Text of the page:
Watch: Slug-Inspired Medical Bio-Glues, Battery-Free Cellphones and Etch A Sketch Circuits

01 August 2017

Slugs Inspire Next-Gen Bio-Glue

If you’ve ever tried sticking a Band Aid on wet skin, you’ll understand the need for a bio-glue that sticks to all kinds of biological surfaces. Engineers from Harvard University’s Wyss Lab have developed just that—a super-strong, non-toxic adhesive that sticks to human tissue, even when it’s wet. The material’s strength can be compared to that of the body’s own resilient cartilage. The adhesive was inspired by the double-layered hydrogel glue slugs produce.

Etch A Sketch Circuits

Imagine developing and modifying circuits with the ease of drawing on an Etch A Sketch. It’s now a possibility. Physicists from Washington State University have found a way to write an electrical circuit into a crystal, opening up the possibility of transparent, 3D electronics that can be erased and reconstructed just like on an Etch A Sketch. While crystals do not typically conduct electricity, the particular crystal the researchers used gets heated under specific conductions creating a phenomenon called “persistent photoconductivity.” There are a handful of applications where it would be pretty cool to have a circuit on a window, where it’s actually an invisible form of electronics. We’re now one step closer.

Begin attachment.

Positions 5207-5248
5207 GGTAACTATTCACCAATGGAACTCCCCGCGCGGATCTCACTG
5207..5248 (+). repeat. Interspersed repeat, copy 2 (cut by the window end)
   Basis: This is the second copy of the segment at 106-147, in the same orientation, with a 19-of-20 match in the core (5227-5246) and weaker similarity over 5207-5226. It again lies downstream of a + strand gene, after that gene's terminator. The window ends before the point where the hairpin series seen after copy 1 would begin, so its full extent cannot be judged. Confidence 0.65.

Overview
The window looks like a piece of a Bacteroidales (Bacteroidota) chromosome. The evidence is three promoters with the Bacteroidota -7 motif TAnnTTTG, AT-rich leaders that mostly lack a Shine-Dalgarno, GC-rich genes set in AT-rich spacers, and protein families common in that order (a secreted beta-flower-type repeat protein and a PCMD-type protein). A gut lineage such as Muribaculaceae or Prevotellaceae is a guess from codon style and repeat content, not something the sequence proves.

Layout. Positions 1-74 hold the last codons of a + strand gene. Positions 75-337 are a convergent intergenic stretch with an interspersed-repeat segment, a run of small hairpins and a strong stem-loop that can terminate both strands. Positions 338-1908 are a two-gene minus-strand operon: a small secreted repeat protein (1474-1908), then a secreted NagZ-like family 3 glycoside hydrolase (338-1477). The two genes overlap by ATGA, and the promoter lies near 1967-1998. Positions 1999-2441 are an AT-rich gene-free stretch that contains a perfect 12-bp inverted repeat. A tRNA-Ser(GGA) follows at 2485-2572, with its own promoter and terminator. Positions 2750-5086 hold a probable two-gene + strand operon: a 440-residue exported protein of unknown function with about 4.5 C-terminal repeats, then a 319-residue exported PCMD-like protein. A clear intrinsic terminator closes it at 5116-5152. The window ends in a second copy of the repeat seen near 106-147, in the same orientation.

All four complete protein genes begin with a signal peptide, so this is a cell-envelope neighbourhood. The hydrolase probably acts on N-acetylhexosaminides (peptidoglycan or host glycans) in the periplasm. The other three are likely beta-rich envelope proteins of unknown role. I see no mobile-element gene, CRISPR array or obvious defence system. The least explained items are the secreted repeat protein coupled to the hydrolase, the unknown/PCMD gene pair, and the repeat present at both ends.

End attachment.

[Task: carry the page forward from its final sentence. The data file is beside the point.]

Battery-Free Cellphones are the Future

Another breakthrough out of the University of Washington comes in the form of a battery-free cellphone. The phone consumes only a few micro-watts of power, can sense speech, actuate the earphones and switch between uplink and downlink communications, all in real time. The system optimizes transmission and reception of speech while harvesting power at the same time to allow it to operate continuously. The proof-of-concept device could impact everyday devices in the future. The team envisions cell towers and Wi-Fi routers of the future that would come equipped with the technology. Next steps include improving operating range, encrypting conversations and streaming video over battery-free cellphones using low-power e-ink screens.

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